Rob Bell says, ‘Go to AA’

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Rob Bell
Hanging out on Rob Bell’s Live Stream page is a special book event he did at the Viper Room in Los Angeles last year. The replay includes nearly an hour of Q + A from the audience and some interesting gems in Rob Bell-ian fashion.

One gem in particular stood out to me and caused me some pause. Near the beginning of the replay Bell talks about his early days in ministry and a formative experience with a recovering alcoholic in his congregation who suggested to Bell, “Church should be like an A.A. meeting.” Bell decides to see this for himself. So, he enters into the sacred space of an Alcoholics Anonymous meeting to experience the vivid transparency, the brokenness, the struggle of the men and women in the room. Bell resonated with the A.A. meeting and agreed with the man, ‘this is what the church should be like,’ and that’s what he strove to create with Mars Hill in Grand Rapids.

This is a beautiful story–an ideological story–but a beautiful one nonetheless. In fact, due to Bell’s engaging communicative fashion it’s extremely inspirational in the telling. So inspirational that I believe there will be a cadre of undercover pastors and church planters visiting A.A. meetings in their neighboring towns and cities to see exactly what it is that Rob Bell is talking about. And that’s unfortunate.

As someone who worked for a couple of years in a drug and alcohol rehab center as a Residential Counselor, I can tell you from first-hand experience that an Alcoholics Anonymous meeting is not what the church needs to be like, because it already is like that.

Let’s not be so quick to idealize/idolize Alcoholics Anonymous.

Now before I go any further, for the sake of clarification, A.A. is an amazing organization, and it’s spin-off groups (Narcotics Anonymous, Sex Addicts Anonymous, Cocaine Anonymous, etc) have created an environment where life transformation happens because of vulnerability and transparency. But the same can also be said of the church. Yes, it’s true. The church, despite its flaws, actually has many bright spots of life transformation. But here’s the kicker: A.A. is full of people, just like the church is full of people. And people aren’t very good letting you in on their secrets. And in an A.A. meeting there is just as much showmanship, lying, secrecy, pride, arrogance (read: the dark side of humanity) as there is in the church.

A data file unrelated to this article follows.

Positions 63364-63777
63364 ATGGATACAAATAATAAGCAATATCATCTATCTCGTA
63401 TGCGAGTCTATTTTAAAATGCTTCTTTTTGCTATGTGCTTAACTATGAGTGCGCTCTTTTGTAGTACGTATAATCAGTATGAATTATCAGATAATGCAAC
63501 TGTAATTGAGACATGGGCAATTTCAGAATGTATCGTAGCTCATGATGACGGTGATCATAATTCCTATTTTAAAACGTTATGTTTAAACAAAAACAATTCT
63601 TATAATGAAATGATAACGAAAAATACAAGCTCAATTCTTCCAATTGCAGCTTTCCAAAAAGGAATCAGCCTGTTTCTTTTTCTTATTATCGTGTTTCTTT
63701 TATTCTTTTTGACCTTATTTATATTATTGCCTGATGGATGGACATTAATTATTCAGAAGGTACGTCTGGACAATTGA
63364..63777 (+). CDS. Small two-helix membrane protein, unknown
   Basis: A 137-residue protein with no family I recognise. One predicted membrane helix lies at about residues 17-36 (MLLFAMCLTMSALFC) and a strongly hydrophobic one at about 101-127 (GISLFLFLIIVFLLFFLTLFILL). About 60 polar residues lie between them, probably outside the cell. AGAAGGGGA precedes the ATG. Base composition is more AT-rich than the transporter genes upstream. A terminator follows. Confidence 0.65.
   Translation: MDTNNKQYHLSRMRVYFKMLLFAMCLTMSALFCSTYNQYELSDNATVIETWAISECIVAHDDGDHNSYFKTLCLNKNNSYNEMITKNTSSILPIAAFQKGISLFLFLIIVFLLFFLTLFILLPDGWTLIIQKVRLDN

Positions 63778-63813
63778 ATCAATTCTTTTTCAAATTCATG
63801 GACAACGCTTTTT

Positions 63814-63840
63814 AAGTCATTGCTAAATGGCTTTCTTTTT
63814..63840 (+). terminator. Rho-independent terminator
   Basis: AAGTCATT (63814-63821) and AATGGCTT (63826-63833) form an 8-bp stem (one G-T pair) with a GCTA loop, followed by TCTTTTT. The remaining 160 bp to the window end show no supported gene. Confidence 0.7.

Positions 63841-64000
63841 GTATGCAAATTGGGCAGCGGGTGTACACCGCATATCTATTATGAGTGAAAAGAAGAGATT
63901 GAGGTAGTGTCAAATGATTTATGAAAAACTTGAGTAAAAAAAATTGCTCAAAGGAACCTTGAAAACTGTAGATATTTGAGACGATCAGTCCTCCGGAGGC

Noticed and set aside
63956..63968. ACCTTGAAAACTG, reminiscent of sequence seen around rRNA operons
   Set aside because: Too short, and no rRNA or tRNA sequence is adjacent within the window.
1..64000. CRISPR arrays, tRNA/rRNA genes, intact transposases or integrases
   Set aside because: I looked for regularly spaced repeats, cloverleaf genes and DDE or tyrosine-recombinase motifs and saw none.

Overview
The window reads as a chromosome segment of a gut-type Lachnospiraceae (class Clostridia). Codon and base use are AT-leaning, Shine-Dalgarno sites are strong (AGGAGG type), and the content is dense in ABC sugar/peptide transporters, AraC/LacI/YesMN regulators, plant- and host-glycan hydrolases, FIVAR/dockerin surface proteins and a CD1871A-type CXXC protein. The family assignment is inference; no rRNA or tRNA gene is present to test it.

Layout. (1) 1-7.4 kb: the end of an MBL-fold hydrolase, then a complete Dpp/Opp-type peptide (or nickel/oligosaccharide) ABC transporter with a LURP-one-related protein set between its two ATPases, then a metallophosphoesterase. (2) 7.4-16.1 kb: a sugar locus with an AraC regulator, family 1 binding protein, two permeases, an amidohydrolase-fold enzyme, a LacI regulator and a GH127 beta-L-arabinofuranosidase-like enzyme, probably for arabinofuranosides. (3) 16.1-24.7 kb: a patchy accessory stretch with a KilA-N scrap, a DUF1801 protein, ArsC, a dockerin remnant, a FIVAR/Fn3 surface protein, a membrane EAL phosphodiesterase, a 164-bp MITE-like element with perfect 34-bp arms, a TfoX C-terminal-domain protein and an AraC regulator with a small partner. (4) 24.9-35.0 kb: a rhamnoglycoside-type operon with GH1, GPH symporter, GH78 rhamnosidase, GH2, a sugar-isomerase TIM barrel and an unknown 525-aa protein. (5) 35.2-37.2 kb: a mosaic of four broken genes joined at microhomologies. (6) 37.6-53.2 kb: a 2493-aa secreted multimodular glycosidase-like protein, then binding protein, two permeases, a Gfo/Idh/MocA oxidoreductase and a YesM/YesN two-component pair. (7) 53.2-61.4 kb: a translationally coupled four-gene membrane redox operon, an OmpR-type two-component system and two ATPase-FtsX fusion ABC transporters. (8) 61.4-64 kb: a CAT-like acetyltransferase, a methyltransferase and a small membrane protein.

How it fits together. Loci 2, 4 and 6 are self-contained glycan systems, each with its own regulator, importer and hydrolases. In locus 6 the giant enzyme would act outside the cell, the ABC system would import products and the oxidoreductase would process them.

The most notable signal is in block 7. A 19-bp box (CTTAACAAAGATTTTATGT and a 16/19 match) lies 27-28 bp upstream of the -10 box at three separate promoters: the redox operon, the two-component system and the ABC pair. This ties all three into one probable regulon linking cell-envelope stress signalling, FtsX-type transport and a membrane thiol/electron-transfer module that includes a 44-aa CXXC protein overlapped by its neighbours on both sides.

Now let me state for the record: I’m not bashing Rob Bell and I’m not bashing Alcoholics Anonymous. That is not the point of this post. The point is for you Mr/Mrs Church Planter/Pastor/Church Leader. Let’s not look at A.A. as the next great model for how the church should do small groups or relationship in general. The model is not the secret ingredient for life transformation. Rather, it is in the people. It is a group of people who are simply willing to be vulnerable with one another. A people who are willing to trust, a people who are willing to forgive, a people who are willing to own their own junk, that is the key. I have seen this happen in A.A. and, yes, I have even seen this in the church.

Here’s the kicker. If this is what you want in your church community, then model it–embody it. Don’t spy on an A.A. meeting, don’t be a spectator to people’s pain and brokenness (in a place you have no business being in the first place). Instead, be the one to take the first step in your own church community. You want to see it happen, then make it happen. Going to an A.A. meeting won’t accomplish that for you. And if it doesn’t work, hey at least you tried… and in the process you didn’t destroy someone else’s safe space.

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§ 4 Responses to Rob Bell says, ‘Go to AA’"

  • freezetag168 says:

    I find it disturbing if an actual pastor, minister, or church planter did indeed invade a 12 step space for that purpose. What’s even more disturbing is how many people use the “for God’s Kingdom” as a justification mantra to simply violate other people boundaries in general.

    • Aaron Monts says:

      freeze,
      I agree. It is disturbing, however at the same time I do understand and can appreciate the heart behind it, even if the outcome is damaging. I think we’re all looking for an authentic expression of community and while attending an AA meeting doesn’t necessarily constitute the right approach, the craving for authenticity is a good thing and should be at least appreciated.

    • Monts says:

      freeze,
      I agree. It is disturbing, however at the same time I do understand and can appreciate the heart behind it, even if the outcome is damaging. I think we’re all looking for an authentic expression of community and while attending an AA meeting doesn’t necessarily constitute the right approach, the craving for authenticity is a good thing and should be at least appreciated.

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